Addendum to Aaron Barlow’s “To My Tenured Colleagues”: To My Adjunct Colleagues

I initially was going to post this as a comment to Aaron’s post, but it became too lengthy to seem a reasonable “comment.”

Like Aaron, I myself and many others among us who now hold tenure-track positions have had some experience as adjunct faculty. I taught at four institutions for six years while finishing my dissertation–or, more precisely, while eventually trying to time my application for the degree to any sign of even a modest improvement in what was then a terrible job market. (I wonder how old one has to be to remember the last time that the higher-ed job market was actually “good.” In 1978, when I started my graduate studies, the bottom must have fallen out, for there were 29 new Ph.D’s for every tenure-track opening.) I calculated that being slow to finish the degree would be less a liability than having an “old” degree. As it turned out, I was very, very lucky to be offered a position just before the 1990 recession caused yet another round of hiring freezes.

I recount my own background, here, because I think that many tenured faculty have some firsthand experience with the impossibility of trying to make a living in any professionally satisfying way as an adjunct faculty member, and some of us are actually taking concrete (if sometimes maddeningly incremental) steps to try to change things for the adjuncts at our own institutions and even beyond.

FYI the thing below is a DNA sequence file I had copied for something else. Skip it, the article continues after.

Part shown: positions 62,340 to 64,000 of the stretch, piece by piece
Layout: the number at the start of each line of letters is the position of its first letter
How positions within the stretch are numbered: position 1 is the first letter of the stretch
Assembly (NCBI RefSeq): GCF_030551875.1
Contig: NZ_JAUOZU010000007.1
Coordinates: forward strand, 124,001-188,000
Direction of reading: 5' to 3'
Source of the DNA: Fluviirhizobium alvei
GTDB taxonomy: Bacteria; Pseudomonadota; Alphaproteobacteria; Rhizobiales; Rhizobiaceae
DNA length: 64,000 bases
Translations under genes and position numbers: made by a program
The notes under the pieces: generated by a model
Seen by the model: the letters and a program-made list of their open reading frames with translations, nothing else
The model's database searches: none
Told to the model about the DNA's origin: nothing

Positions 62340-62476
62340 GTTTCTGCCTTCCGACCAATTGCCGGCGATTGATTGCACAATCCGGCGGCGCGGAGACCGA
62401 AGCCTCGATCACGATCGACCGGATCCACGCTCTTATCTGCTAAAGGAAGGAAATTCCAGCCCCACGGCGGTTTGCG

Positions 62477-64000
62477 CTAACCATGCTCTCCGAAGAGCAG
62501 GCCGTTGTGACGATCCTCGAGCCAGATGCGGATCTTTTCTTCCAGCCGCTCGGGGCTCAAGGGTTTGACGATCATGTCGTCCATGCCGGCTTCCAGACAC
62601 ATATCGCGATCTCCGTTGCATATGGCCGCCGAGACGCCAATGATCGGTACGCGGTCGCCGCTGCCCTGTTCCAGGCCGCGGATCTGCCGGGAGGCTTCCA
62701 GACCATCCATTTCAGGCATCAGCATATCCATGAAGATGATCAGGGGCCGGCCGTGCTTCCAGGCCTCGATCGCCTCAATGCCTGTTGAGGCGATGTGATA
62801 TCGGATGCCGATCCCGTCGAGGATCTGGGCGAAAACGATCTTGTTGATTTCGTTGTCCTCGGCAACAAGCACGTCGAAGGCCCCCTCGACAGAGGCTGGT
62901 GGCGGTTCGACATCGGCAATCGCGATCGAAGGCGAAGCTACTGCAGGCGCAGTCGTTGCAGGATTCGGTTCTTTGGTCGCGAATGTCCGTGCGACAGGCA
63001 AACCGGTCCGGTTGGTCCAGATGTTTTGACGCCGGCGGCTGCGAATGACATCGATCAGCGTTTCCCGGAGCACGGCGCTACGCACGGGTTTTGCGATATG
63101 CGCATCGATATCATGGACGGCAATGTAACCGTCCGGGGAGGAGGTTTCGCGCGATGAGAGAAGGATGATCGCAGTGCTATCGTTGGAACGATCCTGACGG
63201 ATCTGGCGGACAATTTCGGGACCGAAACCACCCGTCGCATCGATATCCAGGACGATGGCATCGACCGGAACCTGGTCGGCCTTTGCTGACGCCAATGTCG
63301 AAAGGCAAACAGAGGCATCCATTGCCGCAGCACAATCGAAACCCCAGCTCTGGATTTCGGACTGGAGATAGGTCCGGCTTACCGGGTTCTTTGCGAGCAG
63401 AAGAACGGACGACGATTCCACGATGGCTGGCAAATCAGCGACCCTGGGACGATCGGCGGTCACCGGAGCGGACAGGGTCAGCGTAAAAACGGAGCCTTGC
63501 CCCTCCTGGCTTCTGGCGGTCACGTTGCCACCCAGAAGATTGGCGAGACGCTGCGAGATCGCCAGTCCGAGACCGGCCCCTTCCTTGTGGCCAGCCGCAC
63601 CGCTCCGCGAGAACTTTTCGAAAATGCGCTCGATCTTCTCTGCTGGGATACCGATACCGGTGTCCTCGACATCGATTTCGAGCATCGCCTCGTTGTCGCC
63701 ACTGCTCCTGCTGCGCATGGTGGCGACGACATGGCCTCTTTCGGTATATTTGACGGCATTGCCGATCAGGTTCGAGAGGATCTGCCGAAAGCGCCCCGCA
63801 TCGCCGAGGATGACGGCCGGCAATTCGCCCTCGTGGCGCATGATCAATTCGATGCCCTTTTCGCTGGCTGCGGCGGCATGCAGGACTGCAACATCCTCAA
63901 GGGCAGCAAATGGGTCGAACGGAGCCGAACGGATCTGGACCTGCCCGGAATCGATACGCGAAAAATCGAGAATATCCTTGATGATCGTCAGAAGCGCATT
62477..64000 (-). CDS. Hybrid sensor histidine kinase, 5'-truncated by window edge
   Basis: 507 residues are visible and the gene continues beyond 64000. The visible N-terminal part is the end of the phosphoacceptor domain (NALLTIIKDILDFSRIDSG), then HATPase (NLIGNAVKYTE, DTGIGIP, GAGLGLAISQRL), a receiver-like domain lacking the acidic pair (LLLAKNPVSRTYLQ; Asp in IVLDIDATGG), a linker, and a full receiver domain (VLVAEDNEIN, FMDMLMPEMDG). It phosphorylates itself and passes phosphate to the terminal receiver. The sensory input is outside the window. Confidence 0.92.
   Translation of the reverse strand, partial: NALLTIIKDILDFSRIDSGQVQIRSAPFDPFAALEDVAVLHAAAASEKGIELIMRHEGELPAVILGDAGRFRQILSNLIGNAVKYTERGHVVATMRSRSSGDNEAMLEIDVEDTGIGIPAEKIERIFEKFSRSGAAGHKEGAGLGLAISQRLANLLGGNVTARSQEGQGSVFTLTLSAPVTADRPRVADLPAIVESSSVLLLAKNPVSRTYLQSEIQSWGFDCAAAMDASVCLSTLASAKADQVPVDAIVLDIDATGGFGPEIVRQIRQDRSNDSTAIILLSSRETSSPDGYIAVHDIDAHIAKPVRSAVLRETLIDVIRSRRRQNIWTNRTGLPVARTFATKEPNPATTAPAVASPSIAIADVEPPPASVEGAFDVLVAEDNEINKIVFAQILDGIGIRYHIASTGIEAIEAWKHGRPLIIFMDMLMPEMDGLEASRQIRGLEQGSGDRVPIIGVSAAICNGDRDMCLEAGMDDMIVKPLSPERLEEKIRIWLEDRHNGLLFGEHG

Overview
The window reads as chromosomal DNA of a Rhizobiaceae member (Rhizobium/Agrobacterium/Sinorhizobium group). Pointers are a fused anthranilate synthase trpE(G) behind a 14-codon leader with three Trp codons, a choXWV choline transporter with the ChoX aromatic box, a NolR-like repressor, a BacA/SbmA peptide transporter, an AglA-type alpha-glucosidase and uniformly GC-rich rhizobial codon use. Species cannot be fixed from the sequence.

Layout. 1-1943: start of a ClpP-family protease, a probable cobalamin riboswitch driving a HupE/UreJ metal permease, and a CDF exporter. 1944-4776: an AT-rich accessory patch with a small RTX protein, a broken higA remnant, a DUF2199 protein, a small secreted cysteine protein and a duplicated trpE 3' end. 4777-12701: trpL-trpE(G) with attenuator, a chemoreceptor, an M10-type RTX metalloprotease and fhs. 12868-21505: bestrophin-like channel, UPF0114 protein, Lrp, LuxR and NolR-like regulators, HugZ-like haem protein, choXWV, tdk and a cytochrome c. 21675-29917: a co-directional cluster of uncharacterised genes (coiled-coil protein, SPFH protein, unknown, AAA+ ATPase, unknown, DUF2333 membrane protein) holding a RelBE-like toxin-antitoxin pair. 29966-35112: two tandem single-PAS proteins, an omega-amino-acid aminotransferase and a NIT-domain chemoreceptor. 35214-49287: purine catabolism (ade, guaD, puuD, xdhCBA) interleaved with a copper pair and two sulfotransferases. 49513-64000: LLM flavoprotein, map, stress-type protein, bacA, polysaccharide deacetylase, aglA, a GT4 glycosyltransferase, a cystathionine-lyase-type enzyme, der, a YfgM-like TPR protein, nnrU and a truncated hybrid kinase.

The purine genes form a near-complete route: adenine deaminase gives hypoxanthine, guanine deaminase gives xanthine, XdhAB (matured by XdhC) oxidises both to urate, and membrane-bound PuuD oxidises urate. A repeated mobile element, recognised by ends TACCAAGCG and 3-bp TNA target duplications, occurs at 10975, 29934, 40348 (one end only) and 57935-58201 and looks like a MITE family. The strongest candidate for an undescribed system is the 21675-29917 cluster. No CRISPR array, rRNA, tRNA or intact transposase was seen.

So, although I very much agree that the situation for adjunct faculty will not improve until their full-time colleagues become much more fully committed to making such changes, I think that characterizing most tenured faculty as generally resistant to such changes may ultimately be counterproductive, if only because it actually reinforces the institutional practices that have focused on distinctions rather than on common interests and common cause. More to the point, there is a danger that a characterization of tenured faculty as both a disinterested privileged class and as a necessary ally may constitute such a mixed message that it will actually confuse issues and delay much-needed change.